Digital music sales overtake CDs for the first time in UK

Posted 01 June 2012 15:50 CET by Seán Byrne

For the first time, revenue from music download/subscription sales has overtaken physical media in the first quarter of 2012. While individual song download sales have overtaken CD singles for many years, album sales including box sets continued to sell better than as downloads up until now. This is mainly due to the fact that consumers had no choice but to purchase the full album on physical media, where as music download stores allow customers to purchase individual songs from albums sold as downloads from most online shops.

The BPI (UK’s equivalent of RIAA) has pointed out that it will take a few more quarters to confirm whether or not this trend continues, especially during the final quarter where consumers traditionally buy physical box CD sets and music videos as gifts during the holiday season. In the first quarter, digital sales rose by 23.6% while physical media sales fell by 15.1% compared to the same quarter last year.

Unlike physical sales, music sales also includes subscription services where customers can download or stream an unlimited number of tracks, but lose access to this music once they cancel their subscription. However, income from music subscriptions only makes up roughly 10% of digital sales and subscription rates are only increasing by about 20% each year.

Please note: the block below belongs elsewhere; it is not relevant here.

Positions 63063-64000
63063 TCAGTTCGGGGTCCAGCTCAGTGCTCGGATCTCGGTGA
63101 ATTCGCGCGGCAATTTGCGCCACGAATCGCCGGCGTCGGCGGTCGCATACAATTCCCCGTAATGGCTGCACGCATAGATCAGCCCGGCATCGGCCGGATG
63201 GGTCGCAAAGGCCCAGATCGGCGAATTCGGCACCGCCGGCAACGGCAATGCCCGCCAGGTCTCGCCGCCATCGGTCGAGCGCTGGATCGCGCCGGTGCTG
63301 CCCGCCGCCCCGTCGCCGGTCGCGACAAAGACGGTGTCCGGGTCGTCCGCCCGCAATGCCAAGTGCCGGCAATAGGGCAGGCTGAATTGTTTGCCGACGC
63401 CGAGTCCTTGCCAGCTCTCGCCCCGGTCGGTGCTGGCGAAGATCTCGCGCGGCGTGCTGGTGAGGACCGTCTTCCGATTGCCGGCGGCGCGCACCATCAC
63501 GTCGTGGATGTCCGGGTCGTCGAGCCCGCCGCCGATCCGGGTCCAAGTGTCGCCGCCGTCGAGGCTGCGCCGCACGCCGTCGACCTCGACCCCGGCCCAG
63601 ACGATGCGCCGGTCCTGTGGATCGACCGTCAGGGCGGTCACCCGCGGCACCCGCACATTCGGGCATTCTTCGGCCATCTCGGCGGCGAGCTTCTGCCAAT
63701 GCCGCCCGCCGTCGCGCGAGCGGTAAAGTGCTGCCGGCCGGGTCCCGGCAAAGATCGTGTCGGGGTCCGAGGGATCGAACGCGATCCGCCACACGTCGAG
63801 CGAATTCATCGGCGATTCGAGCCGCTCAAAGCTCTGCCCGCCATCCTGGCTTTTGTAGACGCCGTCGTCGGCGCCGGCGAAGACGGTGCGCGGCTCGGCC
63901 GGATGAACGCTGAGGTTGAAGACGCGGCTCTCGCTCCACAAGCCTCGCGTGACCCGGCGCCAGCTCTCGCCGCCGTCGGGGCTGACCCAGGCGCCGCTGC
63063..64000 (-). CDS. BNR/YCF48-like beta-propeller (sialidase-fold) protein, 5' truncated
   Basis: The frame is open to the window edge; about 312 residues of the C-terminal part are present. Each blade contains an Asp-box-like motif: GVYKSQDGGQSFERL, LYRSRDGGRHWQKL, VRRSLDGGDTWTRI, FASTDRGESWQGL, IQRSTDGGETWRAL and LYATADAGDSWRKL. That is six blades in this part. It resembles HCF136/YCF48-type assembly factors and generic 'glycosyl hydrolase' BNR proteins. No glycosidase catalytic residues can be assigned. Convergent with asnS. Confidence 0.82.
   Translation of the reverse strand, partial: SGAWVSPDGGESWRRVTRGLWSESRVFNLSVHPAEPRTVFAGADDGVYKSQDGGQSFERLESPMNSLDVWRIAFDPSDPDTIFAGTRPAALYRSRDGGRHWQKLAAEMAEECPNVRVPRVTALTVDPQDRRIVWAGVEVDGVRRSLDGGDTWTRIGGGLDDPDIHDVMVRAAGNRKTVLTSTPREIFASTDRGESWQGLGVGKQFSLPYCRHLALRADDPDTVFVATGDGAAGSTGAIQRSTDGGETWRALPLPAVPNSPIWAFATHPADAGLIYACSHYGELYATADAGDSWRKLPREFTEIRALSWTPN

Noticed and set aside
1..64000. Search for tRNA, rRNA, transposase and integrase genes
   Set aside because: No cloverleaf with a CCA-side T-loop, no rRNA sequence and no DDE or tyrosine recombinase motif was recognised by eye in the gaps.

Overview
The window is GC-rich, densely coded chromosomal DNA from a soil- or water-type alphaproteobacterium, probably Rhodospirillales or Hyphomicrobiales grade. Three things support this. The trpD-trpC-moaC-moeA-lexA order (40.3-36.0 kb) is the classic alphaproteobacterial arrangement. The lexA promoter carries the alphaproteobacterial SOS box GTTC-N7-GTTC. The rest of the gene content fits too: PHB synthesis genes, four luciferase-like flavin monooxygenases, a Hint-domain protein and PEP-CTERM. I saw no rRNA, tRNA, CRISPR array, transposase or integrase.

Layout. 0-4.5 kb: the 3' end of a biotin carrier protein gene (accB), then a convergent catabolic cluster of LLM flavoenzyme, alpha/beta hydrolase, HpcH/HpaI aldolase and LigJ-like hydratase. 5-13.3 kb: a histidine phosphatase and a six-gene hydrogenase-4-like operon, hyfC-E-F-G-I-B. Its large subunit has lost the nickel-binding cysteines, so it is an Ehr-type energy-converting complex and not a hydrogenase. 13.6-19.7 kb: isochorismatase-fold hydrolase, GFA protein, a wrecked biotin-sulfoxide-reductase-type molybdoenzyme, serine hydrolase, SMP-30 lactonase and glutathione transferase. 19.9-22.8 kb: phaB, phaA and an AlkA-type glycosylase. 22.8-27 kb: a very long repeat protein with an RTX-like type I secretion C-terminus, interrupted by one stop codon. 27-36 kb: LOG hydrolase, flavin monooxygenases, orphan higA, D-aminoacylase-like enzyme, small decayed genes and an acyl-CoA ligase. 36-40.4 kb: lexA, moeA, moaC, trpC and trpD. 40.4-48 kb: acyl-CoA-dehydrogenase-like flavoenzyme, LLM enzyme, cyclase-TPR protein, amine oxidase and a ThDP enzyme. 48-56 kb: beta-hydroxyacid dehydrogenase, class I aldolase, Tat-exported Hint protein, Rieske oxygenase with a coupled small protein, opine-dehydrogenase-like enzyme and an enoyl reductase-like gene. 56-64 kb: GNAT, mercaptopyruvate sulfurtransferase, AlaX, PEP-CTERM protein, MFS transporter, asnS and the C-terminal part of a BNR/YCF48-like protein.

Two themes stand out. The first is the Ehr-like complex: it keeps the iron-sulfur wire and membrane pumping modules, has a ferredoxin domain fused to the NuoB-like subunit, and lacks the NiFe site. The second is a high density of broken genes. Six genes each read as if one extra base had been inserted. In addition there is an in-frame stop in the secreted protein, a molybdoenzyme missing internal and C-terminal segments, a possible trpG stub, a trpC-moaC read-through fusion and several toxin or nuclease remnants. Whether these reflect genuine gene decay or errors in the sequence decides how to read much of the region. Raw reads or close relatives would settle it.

While most music download stores have long done away with DRM that limits what devices customers may enjoy their music on, music downloads still have several other drawbacks over physical sales. CD audio still has superiour audio quality than music sold on iTunes and as MP3s on other stores. There are also legal issues with selling digital downloads second hand, unlike selling off unwanted music CDs. The same goes with purchasing second hand music, as there are no “Used MP3s” shops either.

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